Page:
Understanding How Glazing Can Impact Safety and Fire Protection

Specifying the right glass to protect schools, churches, and public buildings
 
Sponsored by National Glass Association
1 AIA LU/HSW; 1 AIBD P-CE; 0.1 IACET CEU*; AAA 1 Structured Learning Hour; AANB 1 Hour of Core Learning; AAPEI 1 Structured Learning Hour; SAA 1 Hour of Core Learning; MAA 1 Structured Learning Hour; NSAA 1 Hour of Core Learning; OAA 1 Learning Hour; NLAA 1 Hour of Core Learning; NWTAA 1 Structured Learning Hour; This course can be self-reported to the AIBC, as per their CE Guidelines.

Learning Objectives:

  1. Summarize the qualities of protective glazing and how they pertain to occupant security.
  2. Discuss the range of protective glazing products and the corresponding levels of protection that each can provide.
  3. List factors to consider when specifying security glazing and glazing systems in schools, churches, government buildings, and public spaces.
  4. Understand how codes and standards help specifiers choose the right products.
  5. Review key fire-rated glass and glazing requirements, considerations, and market trends.

This course is part of the Glass & Glazing Design Academy

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Monolithic Safety Tempered Glass

Monolithic safety tempered glass is a single glass lite but is also safety tempered. Safety tempered glass is approximately four times stronger than regular annealed glass and is called “safety glass” because, when fractured, it breaks into smaller pieces, which makes it less likely to cause serious injury. Monolithic safety tempered glass is also great for daylighting because it allows sunlight to penetrate the building. This glass is the least secure of all the options discussed in this course and is best suited for areas not prone to forced entry, such as windows on upper floors.

Image courtesy of National Glass Association

Monolithic safety tempered glass only contains one lite and is great for daylighting because it allows sunlight to penetrate into the building.

Single Lite with Film/Plastic

A single glass lite with an applied film or plastic is also considered safety glass because it is safety tempered and will therefore break into smaller pieces when fractured. A single glass lite with film or plastic will also allow for proper daylighting. The added benefit is that the extra layer of film or plastic can help slow down forced entry or blasts, making it more secure than standard single safety tempered glass lites.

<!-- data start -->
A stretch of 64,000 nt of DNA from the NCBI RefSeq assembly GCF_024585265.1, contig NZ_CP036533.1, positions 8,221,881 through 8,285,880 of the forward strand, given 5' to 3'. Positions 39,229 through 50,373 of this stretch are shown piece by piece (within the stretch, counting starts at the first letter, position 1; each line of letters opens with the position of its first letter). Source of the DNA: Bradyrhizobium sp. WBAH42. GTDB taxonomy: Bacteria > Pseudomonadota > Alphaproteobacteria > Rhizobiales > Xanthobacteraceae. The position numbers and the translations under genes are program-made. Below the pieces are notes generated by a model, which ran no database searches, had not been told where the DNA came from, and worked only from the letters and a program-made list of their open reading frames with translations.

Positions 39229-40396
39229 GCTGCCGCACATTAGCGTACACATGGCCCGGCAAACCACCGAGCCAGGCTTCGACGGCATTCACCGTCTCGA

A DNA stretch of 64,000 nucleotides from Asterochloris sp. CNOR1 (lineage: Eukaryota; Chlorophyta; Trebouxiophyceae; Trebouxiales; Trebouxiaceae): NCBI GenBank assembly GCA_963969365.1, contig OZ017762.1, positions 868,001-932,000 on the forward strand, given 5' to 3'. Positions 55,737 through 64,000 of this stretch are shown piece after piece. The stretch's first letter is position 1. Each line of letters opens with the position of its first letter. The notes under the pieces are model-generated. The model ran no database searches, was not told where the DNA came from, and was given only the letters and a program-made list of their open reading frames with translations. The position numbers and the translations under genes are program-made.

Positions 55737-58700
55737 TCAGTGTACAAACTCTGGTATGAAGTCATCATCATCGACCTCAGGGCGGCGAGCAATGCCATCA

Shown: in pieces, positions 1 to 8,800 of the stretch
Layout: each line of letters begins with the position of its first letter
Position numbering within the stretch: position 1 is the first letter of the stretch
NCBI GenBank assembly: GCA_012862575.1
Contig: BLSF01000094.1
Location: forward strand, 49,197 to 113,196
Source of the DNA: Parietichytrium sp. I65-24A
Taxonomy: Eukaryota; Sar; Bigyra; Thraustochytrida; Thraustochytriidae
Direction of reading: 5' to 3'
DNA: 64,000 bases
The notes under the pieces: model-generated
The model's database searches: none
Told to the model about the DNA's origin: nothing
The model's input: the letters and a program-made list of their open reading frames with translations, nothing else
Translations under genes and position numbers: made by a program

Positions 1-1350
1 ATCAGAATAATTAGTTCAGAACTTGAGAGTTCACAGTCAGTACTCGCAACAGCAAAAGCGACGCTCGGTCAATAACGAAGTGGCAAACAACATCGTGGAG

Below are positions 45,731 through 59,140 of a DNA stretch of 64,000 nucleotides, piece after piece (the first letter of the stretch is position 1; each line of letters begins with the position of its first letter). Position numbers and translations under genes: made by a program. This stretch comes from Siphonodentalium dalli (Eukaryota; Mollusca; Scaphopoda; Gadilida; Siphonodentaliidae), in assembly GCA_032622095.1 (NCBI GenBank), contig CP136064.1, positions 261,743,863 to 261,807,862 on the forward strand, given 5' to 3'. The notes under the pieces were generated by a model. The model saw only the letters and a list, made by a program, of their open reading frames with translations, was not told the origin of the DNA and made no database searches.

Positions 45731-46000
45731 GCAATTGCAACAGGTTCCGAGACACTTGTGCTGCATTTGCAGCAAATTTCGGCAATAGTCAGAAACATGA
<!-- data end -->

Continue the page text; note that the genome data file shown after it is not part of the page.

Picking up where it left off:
Image courtesy of National Glass Association

Single-lite glass with a plastic film helps slow down forced entry or blasts, thus making it more secure than standard glass.

Laminated Glass

Laminated glass is made up of two or more lites that are permanently bonded by heat or pressure with one or more plastic interlayers to provide extra protection. This type of glass is great for areas that need added protection, such as entry doors or glass areas in banks, waiting areas, or other public spaces where safety is a concern. Laminated glass is enhanced to prevent forced entry or blasts and provides additional safety for occupants. Another safety feature is that, when broken, the glass stays contained instead of shattering. This is especially important in the event of forced entry or a blast where injuries could occur from the flying debris if the glass shatters. In addition to safety, laminated glass provides enhanced acoustics by keeping sound in areas where it belongs and out of places where it doesn’t. It also provides daylighting for areas where glass may not have been an option before.

Image courtesy of National Glass Association

This example of laminated glass is made up of two lites that are permanently bonded by heat or pressure with two plastic interlayers for added protection.

Laminated Insulating Glass Unit (IGU)

Laminated glass within an insulating glass unit (IGU) provides all the benefits previously discussed for laminated glass but has the added benefit of energy efficiency and resistance to adverse weather. Laminated IGU glass is also made up of two or more lites that are permanently bonded by heat or pressure with one or more plastic interlayers. However, laminated IGU glass provides an extra layer of protection thanks to the spacer that is placed between the two panes. Sometimes laminated IGU is two laminated pieces of glass, and other times it’s a single lite with a spacer and laminated glass on the other side. This space between the two panes provides extra thermal protection and can limit unwanted heat transfer. This type of glass can also protect against impact from wind and rain in strong storms, such as hurricanes.

Image courtesy of National Glass Association

This example of a laminated insulating glass unit (IGU) contains four layers of glass, interlayers between each pair, and a spacer between each pair for added insulating properties and improved thermal performance.

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Originally published in Architectural Record

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